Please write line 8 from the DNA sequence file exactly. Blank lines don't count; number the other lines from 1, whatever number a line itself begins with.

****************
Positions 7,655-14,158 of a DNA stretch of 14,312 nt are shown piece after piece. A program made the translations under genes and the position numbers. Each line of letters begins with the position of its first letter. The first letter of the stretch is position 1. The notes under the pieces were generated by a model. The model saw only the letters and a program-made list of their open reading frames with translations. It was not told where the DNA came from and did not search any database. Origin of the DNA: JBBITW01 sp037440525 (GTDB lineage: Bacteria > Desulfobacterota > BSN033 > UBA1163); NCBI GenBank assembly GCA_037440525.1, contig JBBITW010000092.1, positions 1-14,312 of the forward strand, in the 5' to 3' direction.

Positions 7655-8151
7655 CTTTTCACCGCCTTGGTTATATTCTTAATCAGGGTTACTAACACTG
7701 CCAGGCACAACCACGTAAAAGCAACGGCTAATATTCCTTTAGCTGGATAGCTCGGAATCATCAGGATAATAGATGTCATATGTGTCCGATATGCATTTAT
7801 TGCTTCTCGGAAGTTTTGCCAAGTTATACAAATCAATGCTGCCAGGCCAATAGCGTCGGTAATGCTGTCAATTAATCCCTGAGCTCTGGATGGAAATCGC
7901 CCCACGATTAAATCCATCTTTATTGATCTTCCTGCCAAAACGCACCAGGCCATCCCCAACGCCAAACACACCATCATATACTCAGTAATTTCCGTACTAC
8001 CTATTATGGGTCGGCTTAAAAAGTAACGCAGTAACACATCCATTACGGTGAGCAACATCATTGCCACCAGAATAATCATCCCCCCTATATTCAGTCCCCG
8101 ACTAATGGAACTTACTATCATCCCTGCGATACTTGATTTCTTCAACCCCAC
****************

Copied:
8101 ACTAATGGAACTTACTATCATCCCTGCGATACTTGATTTCTTCAACCCCAC